Make your users feel smart by designing a website that works exactly how it’s supposed to, with website affordance in mind
Want to know a great way to confuse, distract and drive away new users? Design a website like a print ad. Go ahead, throw underlines under things that aren’t hyperlinks. Over-design your button graphics so nobody knows that they’re clickable. While you’re at it, make it as hard as possible for someone to figure out how to get from one page to the next.
Design it like a maze that only the really, really smart people can figure out.
Or…design your site the way your users expect and want you to.
Find out the CMS features that publishers require to manage an online publishing business. Download a FREE copy of 7 Ways Haven Wordpress Goes Beyond Wordpress, and discover the features all publishers should have access to for a bigger audience, greater revenue, and higher profits.
Proper affordance in website design means something that is linked should look like it is—and that which is not linked should have no underlining or color-coding. Good affordance means you aren’t making the user mouse-over the page looking for links. Good affordance also requires a website publisher to understand how different age groups expect a website to behave.
In summary, “affordance” is a term that simply means that something does what it looks like it will do, or behaves in the way that you think it should behave. If you see a round doorknob, for example, you expect it to turn.
The mental model of a user
Once users become familiar with a few websites, they have a mental model of how a website should work. Most people learned how to search using Google, so they expect to get the same experience on your site that they get at Google.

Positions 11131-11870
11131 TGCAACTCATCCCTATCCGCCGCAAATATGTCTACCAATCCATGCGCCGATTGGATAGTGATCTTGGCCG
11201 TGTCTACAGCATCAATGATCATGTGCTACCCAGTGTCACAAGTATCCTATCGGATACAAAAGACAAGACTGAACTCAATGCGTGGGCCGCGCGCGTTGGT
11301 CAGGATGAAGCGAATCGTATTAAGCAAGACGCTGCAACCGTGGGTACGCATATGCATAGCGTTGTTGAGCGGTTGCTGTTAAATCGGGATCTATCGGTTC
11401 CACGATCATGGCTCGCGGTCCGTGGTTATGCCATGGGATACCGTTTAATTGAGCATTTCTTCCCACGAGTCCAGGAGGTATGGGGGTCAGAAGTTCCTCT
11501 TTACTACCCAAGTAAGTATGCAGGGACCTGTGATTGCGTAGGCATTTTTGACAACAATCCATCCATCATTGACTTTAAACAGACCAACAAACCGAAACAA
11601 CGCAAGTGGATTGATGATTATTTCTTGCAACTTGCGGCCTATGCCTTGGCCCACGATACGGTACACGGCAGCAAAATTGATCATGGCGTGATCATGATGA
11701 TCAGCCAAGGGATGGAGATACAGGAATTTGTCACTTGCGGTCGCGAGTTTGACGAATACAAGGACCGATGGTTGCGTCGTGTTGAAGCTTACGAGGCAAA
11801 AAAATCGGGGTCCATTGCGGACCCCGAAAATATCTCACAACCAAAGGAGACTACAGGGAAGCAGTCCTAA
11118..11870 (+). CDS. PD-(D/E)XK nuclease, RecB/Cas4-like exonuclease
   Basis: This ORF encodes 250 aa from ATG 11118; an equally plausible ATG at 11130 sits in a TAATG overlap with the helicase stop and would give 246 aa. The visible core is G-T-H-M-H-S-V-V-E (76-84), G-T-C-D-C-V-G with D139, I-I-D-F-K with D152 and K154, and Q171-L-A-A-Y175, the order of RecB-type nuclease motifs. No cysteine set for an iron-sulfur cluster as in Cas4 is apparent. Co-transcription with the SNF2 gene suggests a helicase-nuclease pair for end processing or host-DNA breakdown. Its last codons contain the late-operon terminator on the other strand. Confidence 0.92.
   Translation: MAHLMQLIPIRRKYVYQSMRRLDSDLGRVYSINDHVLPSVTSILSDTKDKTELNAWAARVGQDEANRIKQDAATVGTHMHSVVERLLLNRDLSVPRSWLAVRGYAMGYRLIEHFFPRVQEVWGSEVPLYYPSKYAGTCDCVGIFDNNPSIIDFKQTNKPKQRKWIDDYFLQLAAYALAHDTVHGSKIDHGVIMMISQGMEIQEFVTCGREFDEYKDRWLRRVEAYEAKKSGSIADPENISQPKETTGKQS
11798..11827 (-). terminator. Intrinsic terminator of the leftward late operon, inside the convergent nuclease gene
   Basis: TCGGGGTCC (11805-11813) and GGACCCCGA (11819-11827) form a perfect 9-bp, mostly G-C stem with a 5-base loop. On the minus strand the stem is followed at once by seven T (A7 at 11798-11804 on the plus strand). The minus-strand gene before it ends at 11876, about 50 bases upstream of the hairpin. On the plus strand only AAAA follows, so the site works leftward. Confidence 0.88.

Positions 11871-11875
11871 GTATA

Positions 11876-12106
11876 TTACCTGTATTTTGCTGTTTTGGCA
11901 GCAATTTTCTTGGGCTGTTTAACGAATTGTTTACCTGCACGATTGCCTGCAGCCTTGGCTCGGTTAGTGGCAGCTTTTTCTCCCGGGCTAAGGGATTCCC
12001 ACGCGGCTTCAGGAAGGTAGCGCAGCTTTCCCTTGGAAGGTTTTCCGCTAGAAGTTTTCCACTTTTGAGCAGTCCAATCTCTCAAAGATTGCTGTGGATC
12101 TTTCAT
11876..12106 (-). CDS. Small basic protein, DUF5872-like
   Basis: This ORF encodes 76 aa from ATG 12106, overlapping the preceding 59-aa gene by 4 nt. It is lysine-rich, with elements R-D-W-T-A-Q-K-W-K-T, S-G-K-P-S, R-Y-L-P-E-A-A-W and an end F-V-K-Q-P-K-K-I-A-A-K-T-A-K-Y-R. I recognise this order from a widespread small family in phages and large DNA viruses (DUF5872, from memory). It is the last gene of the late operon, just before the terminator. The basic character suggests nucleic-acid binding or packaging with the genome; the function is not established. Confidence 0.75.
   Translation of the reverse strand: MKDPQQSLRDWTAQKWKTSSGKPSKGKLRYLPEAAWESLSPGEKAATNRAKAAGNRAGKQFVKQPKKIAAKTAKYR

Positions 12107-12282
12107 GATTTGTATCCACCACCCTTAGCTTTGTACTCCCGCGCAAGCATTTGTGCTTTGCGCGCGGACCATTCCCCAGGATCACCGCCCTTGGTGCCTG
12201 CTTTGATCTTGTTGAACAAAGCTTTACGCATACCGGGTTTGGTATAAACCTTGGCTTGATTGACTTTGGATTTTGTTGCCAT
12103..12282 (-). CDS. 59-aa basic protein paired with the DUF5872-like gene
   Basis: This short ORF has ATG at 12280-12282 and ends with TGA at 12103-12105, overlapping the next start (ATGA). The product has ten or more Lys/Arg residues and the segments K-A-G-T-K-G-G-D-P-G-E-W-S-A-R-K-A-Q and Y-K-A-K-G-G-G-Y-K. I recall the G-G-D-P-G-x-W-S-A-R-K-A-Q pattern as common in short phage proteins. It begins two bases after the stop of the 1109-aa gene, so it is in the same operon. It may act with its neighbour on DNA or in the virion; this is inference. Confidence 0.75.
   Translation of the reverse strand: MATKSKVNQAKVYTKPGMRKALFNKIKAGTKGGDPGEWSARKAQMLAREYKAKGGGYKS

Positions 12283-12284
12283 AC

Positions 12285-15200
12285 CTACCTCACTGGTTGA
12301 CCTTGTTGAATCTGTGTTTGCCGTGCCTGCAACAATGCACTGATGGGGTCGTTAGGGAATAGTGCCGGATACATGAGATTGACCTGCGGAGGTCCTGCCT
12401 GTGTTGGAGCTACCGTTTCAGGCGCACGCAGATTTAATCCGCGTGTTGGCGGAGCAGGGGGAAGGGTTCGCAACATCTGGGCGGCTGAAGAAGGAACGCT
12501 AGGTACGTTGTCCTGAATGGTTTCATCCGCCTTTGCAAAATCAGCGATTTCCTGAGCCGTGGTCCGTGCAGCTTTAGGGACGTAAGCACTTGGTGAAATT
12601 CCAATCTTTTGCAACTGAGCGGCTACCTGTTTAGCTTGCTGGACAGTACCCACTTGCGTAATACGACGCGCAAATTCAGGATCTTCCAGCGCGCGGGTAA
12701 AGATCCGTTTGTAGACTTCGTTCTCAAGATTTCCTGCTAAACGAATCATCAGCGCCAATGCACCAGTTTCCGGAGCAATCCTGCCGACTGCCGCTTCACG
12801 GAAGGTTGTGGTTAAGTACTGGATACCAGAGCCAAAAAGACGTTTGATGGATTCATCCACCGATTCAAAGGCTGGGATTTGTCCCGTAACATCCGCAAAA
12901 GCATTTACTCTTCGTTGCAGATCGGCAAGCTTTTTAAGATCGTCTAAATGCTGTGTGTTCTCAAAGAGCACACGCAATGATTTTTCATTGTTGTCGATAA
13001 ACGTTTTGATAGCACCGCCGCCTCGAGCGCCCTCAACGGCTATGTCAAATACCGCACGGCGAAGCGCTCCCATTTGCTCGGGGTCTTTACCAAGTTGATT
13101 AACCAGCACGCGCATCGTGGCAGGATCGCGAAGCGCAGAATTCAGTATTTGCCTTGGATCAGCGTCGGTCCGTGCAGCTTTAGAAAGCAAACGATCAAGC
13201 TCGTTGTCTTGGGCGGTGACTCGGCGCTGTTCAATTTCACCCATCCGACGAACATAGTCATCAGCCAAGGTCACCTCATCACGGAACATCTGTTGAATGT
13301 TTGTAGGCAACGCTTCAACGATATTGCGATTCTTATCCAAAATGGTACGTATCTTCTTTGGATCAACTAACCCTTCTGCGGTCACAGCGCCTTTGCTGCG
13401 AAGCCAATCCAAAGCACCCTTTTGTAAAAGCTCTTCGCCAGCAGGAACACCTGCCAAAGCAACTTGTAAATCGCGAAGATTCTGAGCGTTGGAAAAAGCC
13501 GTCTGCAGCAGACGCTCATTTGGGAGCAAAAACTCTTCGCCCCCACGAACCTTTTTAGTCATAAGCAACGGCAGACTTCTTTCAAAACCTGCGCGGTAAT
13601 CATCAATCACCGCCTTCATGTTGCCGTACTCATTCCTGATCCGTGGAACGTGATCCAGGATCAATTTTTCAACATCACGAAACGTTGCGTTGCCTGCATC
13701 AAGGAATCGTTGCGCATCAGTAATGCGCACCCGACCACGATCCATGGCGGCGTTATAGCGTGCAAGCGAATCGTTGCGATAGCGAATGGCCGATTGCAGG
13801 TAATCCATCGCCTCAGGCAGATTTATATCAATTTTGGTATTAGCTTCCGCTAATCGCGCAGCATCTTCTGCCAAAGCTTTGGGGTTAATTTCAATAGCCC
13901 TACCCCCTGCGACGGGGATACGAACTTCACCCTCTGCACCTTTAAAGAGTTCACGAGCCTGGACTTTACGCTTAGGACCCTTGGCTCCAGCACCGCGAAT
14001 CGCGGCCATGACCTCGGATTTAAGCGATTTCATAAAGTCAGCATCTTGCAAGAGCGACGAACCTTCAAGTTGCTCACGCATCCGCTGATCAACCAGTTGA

For a long time we would have said all hyperlinks should ideally be blue and underlined, for that same reason – Google has taught web readers to click on things that are blue and underlined. Recently, Google removed the underline from search results, as have many websites.
Websites with good affordance do, however, still color-code their hyperlinks so they stand out on the page rather than blending in with text.
Many people also learned how a product page worked by frequenting Amazon.com, so they think this is the way a website should catalog their products.
You can either fight the convention or go with it. But unless your site is big enough or strong enough to change a user’s mental model, you should ensure that the links and buttons on your site include good affordance.
Tips for creating better website affordance
- If the user is expected to execute an action, use a button with a clear, unambiguous label, placed in a logical location for the desired outcome.
- Text links should either be underlined or a different color, to signify that the text is a hyperlink. Once the user has visited that page, the link should change color so they can remember what they’ve already seen.
- Test the colors of your buttons on your website. Human beings associate the color red with “stop,” which has proven for many publishers to be an optimal color for the buttons that they most want their users to click.
- Do not create black print-colored hyperlinks that blend in with the content if you want a user to click on them.
The link affordance test
A great affordance test is to print off web pages in grayscale, give a test user a yellow highlighter and ask them to highlight anything on which they think they could click.
The first thing you will notice is that anything that is underlined will get highlighted. Those words that may or may not be colored but which are not underlined will most likely not look like links to your test user. Despite Google removing underlines, I think you’ll find this is still the case in user tests for years to come in older users.
Headlines that are not linked might also get highlighted because they are different in size, weight and location to the main content, all possible visual cues to a desperate information seeker. Users may also highlight images that are not linked while overlooking images that are linked based solely on subtle cues like outlining, drop shadows, and 3-D effects.
Good affordance will dramatically improve the usability of your website and your user’s experience with your brand. What have you learned about affordance on your own website when conducting user testing?